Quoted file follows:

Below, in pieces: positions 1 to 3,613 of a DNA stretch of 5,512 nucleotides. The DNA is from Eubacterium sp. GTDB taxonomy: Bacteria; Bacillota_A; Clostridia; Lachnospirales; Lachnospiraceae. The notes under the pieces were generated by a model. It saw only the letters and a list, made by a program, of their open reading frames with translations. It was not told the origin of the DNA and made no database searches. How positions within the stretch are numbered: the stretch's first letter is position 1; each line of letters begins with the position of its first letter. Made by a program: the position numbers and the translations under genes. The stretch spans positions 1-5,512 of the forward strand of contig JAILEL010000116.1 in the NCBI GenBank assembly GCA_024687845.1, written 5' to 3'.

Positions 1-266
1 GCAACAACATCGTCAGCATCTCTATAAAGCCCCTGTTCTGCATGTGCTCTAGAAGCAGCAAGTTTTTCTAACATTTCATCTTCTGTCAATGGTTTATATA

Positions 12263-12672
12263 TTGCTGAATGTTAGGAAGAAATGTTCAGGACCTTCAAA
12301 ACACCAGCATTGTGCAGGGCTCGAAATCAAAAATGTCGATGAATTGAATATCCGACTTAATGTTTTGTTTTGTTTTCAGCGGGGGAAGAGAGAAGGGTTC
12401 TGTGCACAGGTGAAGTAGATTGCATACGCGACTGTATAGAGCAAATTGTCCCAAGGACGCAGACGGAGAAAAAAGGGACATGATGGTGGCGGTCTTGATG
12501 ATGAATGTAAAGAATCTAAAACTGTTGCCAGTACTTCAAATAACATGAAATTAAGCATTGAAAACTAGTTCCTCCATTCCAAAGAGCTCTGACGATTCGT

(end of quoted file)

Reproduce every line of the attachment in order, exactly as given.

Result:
Below, in pieces: positions 1 to 3,613 of a DNA stretch of 5,512 nucleotides. The DNA is from Eubacterium sp. GTDB taxonomy: Bacteria; Bacillota_A; Clostridia; Lachnospirales; Lachnospiraceae. The notes under the pieces were generated by a model. It saw only the letters and a list, made by a program, of their open reading frames with translations. It was not told the origin of the DNA and made no database searches. How positions within the stretch are numbered: the stretch's first letter is position 1; each line of letters begins with the position of its first letter. Made by a program: the position numbers and the translations under genes. The stretch spans positions 1-5,512 of the forward strand of contig JAILEL010000116.1 in the NCBI GenBank assembly GCA_024687845.1, written 5' to 3'.

Positions 1-266
1 GCAACAACATCGTCAGCATCTCTATAAAGCCCCTGTTCTGCATGTGCTCTAGAAGCAGCAAGTTTTTCTAACATTTCATCTTCTGTCAATGGTTTATATA

Positions 12263-12672
12263 TTGCTGAATGTTAGGAAGAAATGTTCAGGACCTTCAAA
12301 ACACCAGCATTGTGCAGGGCTCGAAATCAAAAATGTCGATGAATTGAATATCCGACTTAATGTTTTGTTTTGTTTTCAGCGGGGGAAGAGAGAAGGGTTC
12401 TGTGCACAGGTGAAGTAGATTGCATACGCGACTGTATAGAGCAAATTGTCCCAAGGACGCAGACGGAGAAAAAAGGGACATGATGGTGGCGGTCTTGATG
12501 ATGAATGTAAAGAATCTAAAACTGTTGCCAGTACTTCAAATAACATGAAATTAAGCATTGAAAACTAGTTCCTCCATTCCAAAGAGCTCTGACGATTCGT